photo by bweisner

SEOUL — IT ISN’T ALL PAPERWORK and vaccinations. For all the logistical hassle moving abroad entails, the greater struggle is indeed internal. It is grappling to understand one’s role in a society that does not necessarily welcome foreigners or their opinions. It is making rhyme and reason of a decision to leave home. And for the writer, it is connecting with the essence of a place; tapping into the pool of unfamiliar human energy so that it flows in ink and letters.

In his essay “The Discovery of What it Means to Be an American,” James Baldwin talks about writing as a process not only of self-discovery, but of comprehending one’s relationship with others. The sticking point, Baldwin argues, lies in our own social concept of ourselves. But travel, the removal of one’s self from ordinary circumstances, is the apollyon of our hindrances.

Having spent much of his later life in Paris, Baldwin draws upon the idea of status in Europe, and observes that he is unencumbered by notions of having to “make it” as a writer — or as anything else — in his adopted home. This is a feeling, he says, which allows him to connect more freely with the people he encounters:

This lack of what may roughly be called social paranoia causes the American writer in Europe to feel — almost certainly for the first time in his life — that he can reach out to everyone, that he is accessible to everyone and open to everything …

The writer is meeting in Europe people who are not American, whose sense of reality is entirely different from his own. They may love or hate or admire or fear or envy this country — they see it, in any case, from another point of view, and this forces the writer to reconsider many things he had always taken for granted. This reassessment, which can be very painful, is also very valuable.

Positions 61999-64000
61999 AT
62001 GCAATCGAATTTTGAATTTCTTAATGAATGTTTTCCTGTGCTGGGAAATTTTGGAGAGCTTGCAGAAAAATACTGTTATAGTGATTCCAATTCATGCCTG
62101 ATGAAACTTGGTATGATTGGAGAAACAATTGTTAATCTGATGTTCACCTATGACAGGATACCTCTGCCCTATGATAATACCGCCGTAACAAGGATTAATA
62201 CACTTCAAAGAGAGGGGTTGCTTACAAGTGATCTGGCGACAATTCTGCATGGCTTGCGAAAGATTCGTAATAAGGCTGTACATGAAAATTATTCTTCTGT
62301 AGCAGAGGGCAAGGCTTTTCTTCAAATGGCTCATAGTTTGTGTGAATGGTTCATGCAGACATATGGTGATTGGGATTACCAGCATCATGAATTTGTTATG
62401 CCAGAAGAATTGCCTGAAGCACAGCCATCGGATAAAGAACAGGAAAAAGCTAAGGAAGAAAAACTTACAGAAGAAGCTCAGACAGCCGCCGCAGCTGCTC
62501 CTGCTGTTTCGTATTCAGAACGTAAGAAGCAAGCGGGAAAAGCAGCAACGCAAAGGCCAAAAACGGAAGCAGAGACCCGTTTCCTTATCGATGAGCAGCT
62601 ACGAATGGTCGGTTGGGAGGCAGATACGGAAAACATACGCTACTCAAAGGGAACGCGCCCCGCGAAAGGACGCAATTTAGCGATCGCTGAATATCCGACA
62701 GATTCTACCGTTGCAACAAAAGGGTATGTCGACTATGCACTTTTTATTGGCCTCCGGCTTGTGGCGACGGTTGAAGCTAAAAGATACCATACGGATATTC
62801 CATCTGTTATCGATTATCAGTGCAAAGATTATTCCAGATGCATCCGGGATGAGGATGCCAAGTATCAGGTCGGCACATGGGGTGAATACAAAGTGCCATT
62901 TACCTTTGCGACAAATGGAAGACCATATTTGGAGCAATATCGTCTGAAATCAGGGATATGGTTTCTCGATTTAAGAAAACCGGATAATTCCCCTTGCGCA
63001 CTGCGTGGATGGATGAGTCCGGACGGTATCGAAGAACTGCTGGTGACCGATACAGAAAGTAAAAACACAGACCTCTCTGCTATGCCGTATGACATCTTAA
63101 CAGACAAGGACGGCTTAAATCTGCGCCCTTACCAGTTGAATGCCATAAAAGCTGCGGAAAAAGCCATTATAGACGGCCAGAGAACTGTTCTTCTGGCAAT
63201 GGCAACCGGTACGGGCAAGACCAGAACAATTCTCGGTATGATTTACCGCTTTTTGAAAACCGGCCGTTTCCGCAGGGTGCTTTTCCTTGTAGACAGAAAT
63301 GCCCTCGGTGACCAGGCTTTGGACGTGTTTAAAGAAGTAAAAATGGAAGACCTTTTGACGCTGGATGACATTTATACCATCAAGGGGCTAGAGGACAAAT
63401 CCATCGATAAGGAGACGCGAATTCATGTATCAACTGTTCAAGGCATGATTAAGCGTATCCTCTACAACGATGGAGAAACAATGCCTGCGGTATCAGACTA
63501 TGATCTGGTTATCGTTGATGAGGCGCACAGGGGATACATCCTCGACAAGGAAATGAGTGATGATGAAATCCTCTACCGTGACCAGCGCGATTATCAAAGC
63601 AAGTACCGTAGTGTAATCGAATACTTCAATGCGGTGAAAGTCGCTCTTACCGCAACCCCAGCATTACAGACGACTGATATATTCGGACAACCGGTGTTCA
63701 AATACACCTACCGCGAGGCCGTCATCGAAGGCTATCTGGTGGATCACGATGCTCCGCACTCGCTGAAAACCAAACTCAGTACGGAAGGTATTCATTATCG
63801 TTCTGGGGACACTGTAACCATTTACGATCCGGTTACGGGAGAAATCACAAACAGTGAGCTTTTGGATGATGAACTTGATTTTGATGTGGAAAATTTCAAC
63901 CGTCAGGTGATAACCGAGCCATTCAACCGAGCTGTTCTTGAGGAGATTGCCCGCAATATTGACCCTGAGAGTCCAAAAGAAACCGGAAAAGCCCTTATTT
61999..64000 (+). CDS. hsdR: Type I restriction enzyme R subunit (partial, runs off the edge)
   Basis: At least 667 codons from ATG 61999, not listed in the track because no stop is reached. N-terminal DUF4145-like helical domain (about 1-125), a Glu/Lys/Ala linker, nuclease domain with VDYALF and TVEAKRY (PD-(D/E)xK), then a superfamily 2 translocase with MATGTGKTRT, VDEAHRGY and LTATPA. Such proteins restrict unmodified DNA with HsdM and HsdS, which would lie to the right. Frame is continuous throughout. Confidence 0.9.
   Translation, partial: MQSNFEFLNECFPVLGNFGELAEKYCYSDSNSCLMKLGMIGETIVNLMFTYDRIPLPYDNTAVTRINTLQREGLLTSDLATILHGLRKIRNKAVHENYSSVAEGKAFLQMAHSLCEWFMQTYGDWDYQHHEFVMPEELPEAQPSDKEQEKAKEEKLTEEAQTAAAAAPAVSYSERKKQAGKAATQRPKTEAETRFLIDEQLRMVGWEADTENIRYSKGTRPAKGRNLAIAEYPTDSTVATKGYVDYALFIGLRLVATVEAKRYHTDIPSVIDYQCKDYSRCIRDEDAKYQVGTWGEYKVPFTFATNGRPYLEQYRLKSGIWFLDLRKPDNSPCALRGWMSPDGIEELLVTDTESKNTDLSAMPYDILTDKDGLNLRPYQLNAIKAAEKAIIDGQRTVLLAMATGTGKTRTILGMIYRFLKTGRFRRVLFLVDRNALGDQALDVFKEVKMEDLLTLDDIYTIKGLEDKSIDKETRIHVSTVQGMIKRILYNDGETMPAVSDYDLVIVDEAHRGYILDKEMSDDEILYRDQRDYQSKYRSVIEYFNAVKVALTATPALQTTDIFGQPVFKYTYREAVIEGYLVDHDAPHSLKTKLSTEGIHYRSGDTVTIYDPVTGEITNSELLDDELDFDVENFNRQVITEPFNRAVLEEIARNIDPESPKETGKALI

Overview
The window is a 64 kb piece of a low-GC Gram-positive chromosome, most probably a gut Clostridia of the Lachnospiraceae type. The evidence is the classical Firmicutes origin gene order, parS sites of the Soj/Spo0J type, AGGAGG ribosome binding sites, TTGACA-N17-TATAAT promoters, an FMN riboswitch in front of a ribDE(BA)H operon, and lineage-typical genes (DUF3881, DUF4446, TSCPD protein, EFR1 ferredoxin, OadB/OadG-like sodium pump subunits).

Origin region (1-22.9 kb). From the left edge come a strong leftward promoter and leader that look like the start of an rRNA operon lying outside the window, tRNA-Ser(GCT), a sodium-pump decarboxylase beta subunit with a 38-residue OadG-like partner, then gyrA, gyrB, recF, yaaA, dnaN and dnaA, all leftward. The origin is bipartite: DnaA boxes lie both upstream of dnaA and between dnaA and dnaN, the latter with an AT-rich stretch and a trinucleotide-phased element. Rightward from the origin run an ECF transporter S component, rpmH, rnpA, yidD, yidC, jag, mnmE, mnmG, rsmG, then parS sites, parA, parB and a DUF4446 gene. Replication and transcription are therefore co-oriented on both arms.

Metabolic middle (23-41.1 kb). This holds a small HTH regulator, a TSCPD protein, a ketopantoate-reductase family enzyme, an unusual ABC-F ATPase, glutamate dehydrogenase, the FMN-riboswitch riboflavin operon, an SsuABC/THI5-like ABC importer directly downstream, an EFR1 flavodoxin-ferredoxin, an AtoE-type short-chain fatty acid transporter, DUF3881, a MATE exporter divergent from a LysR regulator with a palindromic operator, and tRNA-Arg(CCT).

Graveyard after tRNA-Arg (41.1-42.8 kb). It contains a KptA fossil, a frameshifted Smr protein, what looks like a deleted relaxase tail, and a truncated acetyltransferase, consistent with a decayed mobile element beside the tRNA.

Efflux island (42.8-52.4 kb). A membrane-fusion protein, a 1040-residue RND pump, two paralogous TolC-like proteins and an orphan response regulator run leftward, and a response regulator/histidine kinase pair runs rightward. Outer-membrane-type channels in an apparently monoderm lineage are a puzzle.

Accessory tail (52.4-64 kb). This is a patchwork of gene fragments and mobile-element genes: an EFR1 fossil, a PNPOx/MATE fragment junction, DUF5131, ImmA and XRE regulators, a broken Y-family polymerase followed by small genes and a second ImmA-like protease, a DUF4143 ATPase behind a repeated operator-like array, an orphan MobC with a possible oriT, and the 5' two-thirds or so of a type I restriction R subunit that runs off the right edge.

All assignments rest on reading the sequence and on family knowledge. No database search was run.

It is true, in as much a metaphorical sense as in very real terms of distance, that the Han is far from the Seine. But despite the wide cultural gap between Europe and East Asia, Baldwin’s words seem to hold as true in Seoul as they do anywhere outside of the borders of the United States. For American writers abroad, it may be that before we can begin to dig under the skin of a new home, we must shake of the constraints and perceptions that bound us in our old one.

We start by abandoning the titles offered by cash-earning occupations, and embracing our role as simple observers on the outside. And slowly the stories of the city arise in whispers and in laughter. And as we scribble away, slowly we too become a part of the narrative.


1 Response to “Roleplay”

  1. 1 sleepingcow August 20, 2008 at 4:15 pm

    I think you did get it here, Ben. I would say it is a (spiritual) working out of your connection to your surroundings. It reminds me (don’t quite know why) of a story I once heard about a guy from the Netherlands who campaigned for a seat on Japan’s parliament. A naturalized citizen, authorities tested him to see how Japanese he was; did he eat bread or rice for breakfast, did he sleep on a bed or a tatami. Ultimately he passed the test and won the election. Guess who his biggest support base was. Ethnic Koreans eager to end discrimination against them in Japan.
    My point is that this guy seems to have taken the bull by the horns, making himself a part of the narrative whether welcomed or not.

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